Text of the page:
Unnerved by Manila’s coziness with Beijing, Tokyo scrambled to offer economic and military aid. Recently, for the first time since World War 2, Japanese tanks were deployed outside Japan, in military exercises in the Philippines last week.
Unable to deploy massively without bases in the Philippines, the US brought in allied navies to join it in challenging China’s territorial claims over illegally reclaimed islands in the Spratlys.
America created the Quadrilateral alliance with Japan, Australia and India, which have all sent vessels into the South China Sea. So have Britain and France, US allies in the North Atlantic Treaty Organization defending Europe.
Next month, the US plans its biggest naval exercise in the South China Sea, ratcheting up its so-called “freedom of navigation” operations, or fonops, challenging Chinese maritime claims.
This week, Duterte told Chinese Ambassador Zhao Jiajua that the Philippines will stay clear of the American saber-rattling on the high seas, as the country prepares to welcome President Xi Jinping on his November visit to Manila.
Defying the West
Along with recasting Asian geopolitics, President Duterte led the way in defying Western standards on human rights. Putting the safety of law-abiding Filipinos over due process, he unleashed deadly force against drug networks.
More than 5,000 have died in police operations, and many thousands more drug-related personalities were killed by hitmen. America, Europe, Australia, Canada, and the United Nations decried the deaths; so did rights groups here and abroad.
But Duterte cussed his critics, from then US President Barack Obama and Canadian Prime Minister Justin Trudeau, to the European Union, the UN Human Rights Council, and the International Criminal Court. And he withdrew the Philippines from the ICC, and rejected EU aid with rights conditions.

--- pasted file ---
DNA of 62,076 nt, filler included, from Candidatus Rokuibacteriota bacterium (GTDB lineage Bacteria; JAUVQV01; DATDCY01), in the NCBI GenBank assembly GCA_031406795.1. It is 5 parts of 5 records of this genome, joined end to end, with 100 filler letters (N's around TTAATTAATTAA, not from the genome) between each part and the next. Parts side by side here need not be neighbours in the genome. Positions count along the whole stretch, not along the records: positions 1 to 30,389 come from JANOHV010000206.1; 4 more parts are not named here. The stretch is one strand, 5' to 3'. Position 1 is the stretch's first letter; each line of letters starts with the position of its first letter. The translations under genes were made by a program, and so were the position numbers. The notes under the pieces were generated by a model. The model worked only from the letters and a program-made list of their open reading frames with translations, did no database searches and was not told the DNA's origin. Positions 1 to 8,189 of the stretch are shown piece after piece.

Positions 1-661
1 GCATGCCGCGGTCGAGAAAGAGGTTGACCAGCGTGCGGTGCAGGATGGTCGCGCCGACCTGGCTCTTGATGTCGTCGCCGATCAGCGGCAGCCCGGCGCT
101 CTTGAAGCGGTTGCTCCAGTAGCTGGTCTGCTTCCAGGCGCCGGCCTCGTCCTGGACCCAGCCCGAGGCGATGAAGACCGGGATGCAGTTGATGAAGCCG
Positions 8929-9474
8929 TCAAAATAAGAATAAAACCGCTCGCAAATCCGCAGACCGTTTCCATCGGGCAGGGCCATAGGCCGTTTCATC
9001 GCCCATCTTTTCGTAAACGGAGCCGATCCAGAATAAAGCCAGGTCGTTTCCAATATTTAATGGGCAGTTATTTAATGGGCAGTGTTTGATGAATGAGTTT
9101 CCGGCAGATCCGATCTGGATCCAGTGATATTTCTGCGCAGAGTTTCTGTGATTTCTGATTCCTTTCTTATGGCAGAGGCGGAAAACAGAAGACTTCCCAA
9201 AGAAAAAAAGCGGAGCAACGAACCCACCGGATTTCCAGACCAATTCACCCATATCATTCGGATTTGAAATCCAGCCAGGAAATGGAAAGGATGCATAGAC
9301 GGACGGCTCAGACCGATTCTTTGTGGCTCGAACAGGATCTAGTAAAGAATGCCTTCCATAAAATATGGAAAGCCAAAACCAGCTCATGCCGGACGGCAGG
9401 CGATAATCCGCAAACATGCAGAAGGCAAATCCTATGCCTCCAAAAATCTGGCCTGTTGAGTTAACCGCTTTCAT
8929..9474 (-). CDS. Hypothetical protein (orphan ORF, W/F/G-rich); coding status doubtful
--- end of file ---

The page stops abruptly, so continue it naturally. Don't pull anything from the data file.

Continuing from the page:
Two of Asia’s most populous nations, Indonesia and Bangladesh, have also taken a deadly line against narcotics. A few hundred have died in both countries, and Bangladesh has reinstated the death penalty. So has Sri Lanka.
In geopolitics as in rights advocacy, Duterte weakened the West’s decades-old dominance in Asia. Rather than taking the cue from America and Europe, Asia is now putting national interest and law and order first.
Will Duterte’s way last?
In 2022, President Duterte ends his six-year term. Or sooner: he talked several times about resigning once the country adopts federalism. And last week, he said he will not prolong his life if diagnosed with cancer, based on recent tests (they were negative).
Amid talk of term limits and terminal illness, Asia may wonder if Duterte’s geopolitical and law enforcement influence would last.
Would his successor let US forces gush in, escalating the armed rivalry between America and China? And would he or she restrain police guns, pulling back Asia from its deadly anti-drug drive?
Whatever happens, one Duterte tack will likely stick: Asia will no longer let the West dictate security, international, law enforcement, and other policies.
Even after Duterte, Asians may well do their thing, and to hell with the West.